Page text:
Some require different water temperatures or pH levels, some are too small, and some are even too brightly colored.

We have a list of 5 species of shrimp you might put in your betta tank, though.

Cherry Shrimp

cherry shrimp

Cherry shrimp are probably the number one freshwater shrimp common in betta tanks.

They tolerate a huge range of water conditions, including those your fish needs.

Like the ghost shrimp, cherry shrimp hide from other fish naturally. This means they’re well-equipped to defend themselves against a betta.

They feel much more secure and happy when in a large group. So, get at least 5 or 6 of them and consider going as high as 10.

The more shrimp you raise, the more likely your colony is to keep growing if the betta manages to eat a couple of baby shrimp.

Amano Shrimp

amano shrimp

Amanos are another very adaptable freshwater shrimp species.

They like their water nice and warm, just like betta fish. The only water parameter of concern is general hardness.

Amano shrimp like their water with a gH of 4-14 dGH, whereas bettas like 3-4 dGH.

Keep this in mind and aim to hit the sweet spot of 4 dGH in the tank your amano shrimp and betta share.

These guys are one of the gentler shrimp available. They do great with other species, like the cherry shrimp, too.

If you want to, there’s no reason not to raise both with your betta.

Bamboo Shrimp

bamboo shrimp

Bamboo shrimp are compatible with betta fish thanks to their tolerance for the same water conditions.

They tend to like their space, unlike some of the species we listed here.

This doesn’t mean they aren’t good tank mates for your betta. But we do recommend you get a larger tank to accommodate them.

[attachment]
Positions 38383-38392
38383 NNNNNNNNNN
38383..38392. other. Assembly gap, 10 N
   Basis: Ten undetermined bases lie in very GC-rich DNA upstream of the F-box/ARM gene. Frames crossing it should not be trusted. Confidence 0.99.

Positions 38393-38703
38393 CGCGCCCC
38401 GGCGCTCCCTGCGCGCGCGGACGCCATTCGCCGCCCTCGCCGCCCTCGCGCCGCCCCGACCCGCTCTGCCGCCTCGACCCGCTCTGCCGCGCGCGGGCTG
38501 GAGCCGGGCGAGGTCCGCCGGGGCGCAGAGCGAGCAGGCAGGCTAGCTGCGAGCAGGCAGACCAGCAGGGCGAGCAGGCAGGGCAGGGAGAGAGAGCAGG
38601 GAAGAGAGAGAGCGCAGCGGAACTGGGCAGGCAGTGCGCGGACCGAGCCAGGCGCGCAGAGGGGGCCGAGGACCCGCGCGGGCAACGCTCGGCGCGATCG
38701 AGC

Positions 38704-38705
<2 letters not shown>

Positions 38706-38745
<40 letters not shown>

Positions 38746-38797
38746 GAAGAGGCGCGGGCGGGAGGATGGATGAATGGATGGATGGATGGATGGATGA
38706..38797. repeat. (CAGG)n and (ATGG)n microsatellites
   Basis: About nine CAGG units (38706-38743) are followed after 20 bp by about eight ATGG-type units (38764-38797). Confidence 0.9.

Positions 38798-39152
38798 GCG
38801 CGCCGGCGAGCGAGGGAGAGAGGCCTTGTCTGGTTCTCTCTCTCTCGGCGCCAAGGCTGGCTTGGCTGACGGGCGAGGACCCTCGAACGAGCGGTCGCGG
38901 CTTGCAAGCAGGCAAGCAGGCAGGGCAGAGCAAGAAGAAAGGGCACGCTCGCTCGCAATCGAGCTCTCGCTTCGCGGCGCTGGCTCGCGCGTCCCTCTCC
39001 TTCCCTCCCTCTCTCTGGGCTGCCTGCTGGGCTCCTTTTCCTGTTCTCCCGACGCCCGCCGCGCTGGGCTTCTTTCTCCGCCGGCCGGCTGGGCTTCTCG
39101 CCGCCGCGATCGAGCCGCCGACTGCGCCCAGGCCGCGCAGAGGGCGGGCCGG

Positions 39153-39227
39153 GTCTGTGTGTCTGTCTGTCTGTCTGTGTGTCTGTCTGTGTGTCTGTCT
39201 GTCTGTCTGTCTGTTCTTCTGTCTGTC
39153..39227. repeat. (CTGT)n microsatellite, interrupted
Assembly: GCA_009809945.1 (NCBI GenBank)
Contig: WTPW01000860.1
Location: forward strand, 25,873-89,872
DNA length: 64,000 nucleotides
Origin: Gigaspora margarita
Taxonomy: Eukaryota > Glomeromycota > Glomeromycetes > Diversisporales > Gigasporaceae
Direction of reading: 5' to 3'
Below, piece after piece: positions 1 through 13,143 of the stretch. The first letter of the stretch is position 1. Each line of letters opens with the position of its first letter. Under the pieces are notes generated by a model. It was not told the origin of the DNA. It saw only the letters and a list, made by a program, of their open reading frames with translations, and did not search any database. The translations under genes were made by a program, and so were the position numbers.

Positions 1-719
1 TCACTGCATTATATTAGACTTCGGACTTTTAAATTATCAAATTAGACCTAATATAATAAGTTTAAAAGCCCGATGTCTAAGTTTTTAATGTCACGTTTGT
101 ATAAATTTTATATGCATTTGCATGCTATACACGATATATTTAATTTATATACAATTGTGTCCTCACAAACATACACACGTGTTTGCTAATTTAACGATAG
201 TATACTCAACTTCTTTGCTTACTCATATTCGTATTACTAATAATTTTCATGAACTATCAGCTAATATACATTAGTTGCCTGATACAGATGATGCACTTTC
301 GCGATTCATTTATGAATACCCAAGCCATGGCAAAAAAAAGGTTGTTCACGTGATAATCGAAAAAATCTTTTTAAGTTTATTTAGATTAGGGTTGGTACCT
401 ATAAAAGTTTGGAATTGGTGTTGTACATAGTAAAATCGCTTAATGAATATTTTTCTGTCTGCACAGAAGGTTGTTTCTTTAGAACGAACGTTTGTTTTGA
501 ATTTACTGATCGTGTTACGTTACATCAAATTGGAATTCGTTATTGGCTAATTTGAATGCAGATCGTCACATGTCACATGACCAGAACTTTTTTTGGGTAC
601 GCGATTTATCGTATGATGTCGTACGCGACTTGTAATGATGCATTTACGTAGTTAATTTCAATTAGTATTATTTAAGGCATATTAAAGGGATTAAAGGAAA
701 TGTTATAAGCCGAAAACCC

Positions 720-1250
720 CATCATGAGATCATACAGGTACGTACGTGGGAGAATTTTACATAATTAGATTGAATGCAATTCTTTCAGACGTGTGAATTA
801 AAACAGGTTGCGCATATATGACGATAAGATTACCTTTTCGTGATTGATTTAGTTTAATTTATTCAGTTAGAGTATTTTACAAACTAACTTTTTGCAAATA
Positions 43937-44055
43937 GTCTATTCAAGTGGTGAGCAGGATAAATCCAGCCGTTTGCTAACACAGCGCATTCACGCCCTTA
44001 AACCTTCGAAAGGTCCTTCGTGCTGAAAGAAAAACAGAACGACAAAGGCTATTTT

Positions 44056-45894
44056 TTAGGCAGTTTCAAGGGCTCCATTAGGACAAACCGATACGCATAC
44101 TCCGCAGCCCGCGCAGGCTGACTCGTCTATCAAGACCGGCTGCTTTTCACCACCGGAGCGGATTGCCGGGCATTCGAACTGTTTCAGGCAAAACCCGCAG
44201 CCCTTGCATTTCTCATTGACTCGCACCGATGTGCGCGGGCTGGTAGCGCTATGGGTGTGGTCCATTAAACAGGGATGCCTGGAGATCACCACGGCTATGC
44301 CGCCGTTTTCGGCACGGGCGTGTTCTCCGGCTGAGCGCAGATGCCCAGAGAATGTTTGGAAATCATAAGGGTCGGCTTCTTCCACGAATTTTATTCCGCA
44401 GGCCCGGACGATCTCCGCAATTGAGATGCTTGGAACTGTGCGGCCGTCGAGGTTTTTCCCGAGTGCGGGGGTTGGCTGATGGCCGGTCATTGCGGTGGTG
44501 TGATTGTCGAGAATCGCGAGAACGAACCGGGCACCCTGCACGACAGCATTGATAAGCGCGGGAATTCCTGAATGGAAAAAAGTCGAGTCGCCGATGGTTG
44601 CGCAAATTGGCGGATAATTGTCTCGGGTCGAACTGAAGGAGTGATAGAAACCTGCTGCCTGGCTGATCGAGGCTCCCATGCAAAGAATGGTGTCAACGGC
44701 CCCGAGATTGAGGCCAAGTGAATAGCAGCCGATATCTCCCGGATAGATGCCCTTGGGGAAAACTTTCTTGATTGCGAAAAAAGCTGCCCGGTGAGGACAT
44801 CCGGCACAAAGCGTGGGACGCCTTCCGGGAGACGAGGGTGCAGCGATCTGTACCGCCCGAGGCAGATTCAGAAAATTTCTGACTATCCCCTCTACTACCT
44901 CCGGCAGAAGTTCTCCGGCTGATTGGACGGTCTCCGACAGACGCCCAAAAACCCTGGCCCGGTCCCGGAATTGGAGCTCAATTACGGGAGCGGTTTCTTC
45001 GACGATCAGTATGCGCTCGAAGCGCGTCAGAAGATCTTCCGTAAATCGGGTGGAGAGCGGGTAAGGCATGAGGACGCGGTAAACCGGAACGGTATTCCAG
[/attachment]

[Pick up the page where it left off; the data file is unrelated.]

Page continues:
20 gallons of water is deep enough for them to get along okay.

Bumblebee Shrimp

I put bumblebee shrimp here because they technically can live with betta fish.

They need similar water parameters, which makes them a good candidate.

However, bumblebee shrimp also have very bright striped coloration. This makes them an easier-to-identify and more tempting target for betta fish.

It would be much more difficult to find a betta who doesn’t come after your bumblebee shrimp.

They would, in theory, make a good tank mate to a docile betta fish, though.

Ghost Shrimp

ghost shrimp for betta and shrimp

One of the most popular choices for betta tanks is the ghost shrimp, also called a glass shrimp.

These guys are absolutely beautiful with their transparent bodies.

They eat a wide range of food but are algae eaters, so they’ll help keep the fish tank clean.

Above all, ghost shrimp easily hide from your siamese fighting fish because they’re transparent and spend so much time in the substrate anyway.

In the wild, they like to burrow in the sea floor, so this is natural for them.

They’re pretty easy to find at pet stores and breeders too.